Pinehurst, N.C.—Like most of us golfers, many players in the field at the U.S. Open were introduced to the game of golf by their father.

If you were to ask them, they’d tell you having their father watch them play in a major championship is a dream come true. And for the golfers that are fathers themselves, it’s a full circle moment to compete on one of golf’s biggest stages in front of their own kids.

To make the moment even more special, it’s all happening on Father’s Day weekend, a tradition that the USGA has carried on since 1965. And with the USGA’s custom of hosting the U.S. Open on this weekend every year, the players seemed to create their own tradition over the years—firing their caddies to let their father loop for them.

It’s something we saw from Zac Blair 10 years ago at Pinehurst No. 2, which was the last time the course hosted a U.S. Open. And it was a heartwarming moment between a father and son.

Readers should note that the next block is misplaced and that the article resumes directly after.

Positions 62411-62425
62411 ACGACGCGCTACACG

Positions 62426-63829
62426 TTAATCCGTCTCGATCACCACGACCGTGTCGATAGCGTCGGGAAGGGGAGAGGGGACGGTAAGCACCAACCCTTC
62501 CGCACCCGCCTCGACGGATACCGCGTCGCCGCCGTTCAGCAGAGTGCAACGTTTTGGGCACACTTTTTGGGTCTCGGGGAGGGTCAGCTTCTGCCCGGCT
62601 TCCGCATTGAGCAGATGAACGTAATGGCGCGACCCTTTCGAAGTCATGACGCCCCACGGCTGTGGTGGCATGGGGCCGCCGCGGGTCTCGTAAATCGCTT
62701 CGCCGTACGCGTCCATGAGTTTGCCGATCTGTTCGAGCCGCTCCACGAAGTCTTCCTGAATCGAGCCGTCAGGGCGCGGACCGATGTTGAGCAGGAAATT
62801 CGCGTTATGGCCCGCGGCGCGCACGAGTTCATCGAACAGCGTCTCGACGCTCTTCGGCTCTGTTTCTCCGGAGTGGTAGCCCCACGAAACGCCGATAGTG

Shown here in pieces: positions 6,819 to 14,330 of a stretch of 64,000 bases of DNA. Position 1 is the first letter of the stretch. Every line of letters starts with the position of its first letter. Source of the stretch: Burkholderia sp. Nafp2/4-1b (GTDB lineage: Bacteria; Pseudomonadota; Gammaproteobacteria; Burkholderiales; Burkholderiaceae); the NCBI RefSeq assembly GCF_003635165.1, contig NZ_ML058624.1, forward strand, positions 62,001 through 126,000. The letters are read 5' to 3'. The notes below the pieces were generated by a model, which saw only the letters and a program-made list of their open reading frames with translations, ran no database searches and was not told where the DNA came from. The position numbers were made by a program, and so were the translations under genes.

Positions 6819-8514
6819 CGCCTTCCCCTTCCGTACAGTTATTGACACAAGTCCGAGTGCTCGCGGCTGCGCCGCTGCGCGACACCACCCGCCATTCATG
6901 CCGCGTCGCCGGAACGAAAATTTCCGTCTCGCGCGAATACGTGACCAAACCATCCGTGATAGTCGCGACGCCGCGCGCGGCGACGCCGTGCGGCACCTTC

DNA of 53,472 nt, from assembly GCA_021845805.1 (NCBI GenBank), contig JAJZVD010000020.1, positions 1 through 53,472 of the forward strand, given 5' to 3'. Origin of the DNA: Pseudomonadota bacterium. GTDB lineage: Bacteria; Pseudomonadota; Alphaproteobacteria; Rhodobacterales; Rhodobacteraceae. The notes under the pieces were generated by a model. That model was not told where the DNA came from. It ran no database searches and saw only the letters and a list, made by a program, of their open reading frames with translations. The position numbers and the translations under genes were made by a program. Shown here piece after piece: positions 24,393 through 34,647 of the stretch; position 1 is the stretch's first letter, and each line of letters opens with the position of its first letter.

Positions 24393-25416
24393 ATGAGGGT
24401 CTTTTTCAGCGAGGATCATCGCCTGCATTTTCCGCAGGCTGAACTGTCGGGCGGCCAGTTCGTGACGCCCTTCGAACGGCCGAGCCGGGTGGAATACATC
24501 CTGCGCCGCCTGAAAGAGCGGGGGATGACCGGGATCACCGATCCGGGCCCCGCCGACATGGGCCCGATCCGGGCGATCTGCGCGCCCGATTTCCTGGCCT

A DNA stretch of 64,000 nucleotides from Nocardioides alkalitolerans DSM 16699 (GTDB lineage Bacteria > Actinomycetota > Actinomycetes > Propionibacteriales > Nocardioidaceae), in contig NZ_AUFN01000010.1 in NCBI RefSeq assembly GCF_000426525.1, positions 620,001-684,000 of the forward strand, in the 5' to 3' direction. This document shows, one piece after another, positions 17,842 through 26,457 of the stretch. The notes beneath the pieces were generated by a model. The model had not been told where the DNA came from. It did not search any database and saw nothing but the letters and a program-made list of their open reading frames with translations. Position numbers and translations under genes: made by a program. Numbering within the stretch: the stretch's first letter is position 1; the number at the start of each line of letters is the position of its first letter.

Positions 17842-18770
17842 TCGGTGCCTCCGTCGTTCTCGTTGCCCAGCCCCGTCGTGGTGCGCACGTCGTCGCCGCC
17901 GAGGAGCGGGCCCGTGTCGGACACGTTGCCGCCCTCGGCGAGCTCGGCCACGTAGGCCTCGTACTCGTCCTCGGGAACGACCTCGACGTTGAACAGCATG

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During the final round of the event, Blair was playing well and was one over for the day coming down the stretch. On 18 tee, he pulled his father Jim Blair, who played in the 1981 U.S. Open, from the crowd and had him caddie for him on the final hole. An incredible father-son moment between two great golfers. Blair finished with a par and carded an impressive one-over 71 for his final round to finish T40.

With Blair making the cut this weekend at the 2024 U.S. Open, it’s a scene we could see play out again, or perhaps with another golfer in the field. Blair is currently four over for the tournament, at tees off at 11:31 a.m.

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This article was originally published on golfdigest.com